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January 12, 2006

Drugs and racial discrimination

As a powerful follow-up to the recent report by the New Jersey Commission to Review Criminal Sentencing urging reforms to the state's drug sentencing laws (details here and here), the New York Times today has this editorial entitled "Drugs and Racial Discrimination." Here is a selection:

The mandatory sentencing laws that have swept this country since the 70's have clearly done more harm than good. The inmate population has skyrocketed, driving prison costs to bankrupting levels, while having no impact at all on the drug problem. By taking away judicial discretion, the laws have led the country to write off first-time offenders who might have deserved second chances and to imprison addicts who could otherwise have been effectively and less expensively handled through treatment programs.

The laws have also discriminated against members of minority groups, who are disproportionately singled out for harsher mandatory sentences, often because of where they live....

The broader message of [the recent NJ Commission study] is that the country can't just imprison its way out of the drug problem. Coping with this issue — while reducing prison costs — will require a complex set of strategies, including drug abuse treatment and prevention services and increased judicial discretion in sentencing.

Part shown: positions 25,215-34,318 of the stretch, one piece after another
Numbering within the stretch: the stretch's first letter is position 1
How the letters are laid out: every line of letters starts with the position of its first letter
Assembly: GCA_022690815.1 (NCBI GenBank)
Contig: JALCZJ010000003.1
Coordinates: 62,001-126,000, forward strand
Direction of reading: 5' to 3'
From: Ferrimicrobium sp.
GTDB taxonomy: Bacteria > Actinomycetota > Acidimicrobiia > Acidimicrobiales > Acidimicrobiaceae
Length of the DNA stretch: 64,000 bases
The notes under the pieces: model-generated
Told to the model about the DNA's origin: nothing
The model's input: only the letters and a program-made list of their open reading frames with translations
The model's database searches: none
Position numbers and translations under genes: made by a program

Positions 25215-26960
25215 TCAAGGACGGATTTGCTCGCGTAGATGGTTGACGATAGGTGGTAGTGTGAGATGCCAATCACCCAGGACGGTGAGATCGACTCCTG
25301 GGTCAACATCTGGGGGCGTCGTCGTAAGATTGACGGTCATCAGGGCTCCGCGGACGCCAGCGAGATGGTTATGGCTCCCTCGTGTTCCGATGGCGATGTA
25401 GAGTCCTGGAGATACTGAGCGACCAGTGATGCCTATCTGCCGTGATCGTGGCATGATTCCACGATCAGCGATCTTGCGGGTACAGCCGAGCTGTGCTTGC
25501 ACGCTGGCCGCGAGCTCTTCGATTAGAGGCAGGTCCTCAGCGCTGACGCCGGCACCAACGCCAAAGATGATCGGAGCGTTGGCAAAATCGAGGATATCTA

January 12, 2006 at 03:49 PM | Permalink

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Comments

The costs of the mandatory sentencing guidelines are yet to be seen. The past 15 years I spent in federal prison, I saw young men, mostly black, imprisoned for 20 years and more for a tablespoon quantity of crack cocaine. These young men incarcerated since their late teens and early twenties never got a chance to grow up and mature learning to pay bills and worry about raising children. Everything was provided in prison, the responsibility lessons of growing through the twenties and thirties have be denied to these young men. The first 20 year prisoners of the U.S.S.G. will be released soon and they will not be 40 year old mature men, but 40 year old teenagers who never matured, who never got a chance to grow into adults. Prison does not provide a youngster the tools to deal with everyday problems of paying bills, providing food for the family and education children, it is a warehouse where people just grow old and don’t grow up. How these immature older men will adapt to the strange world of middle age without the experiences lost to prison is yet to be seen, but may be extremely costly.

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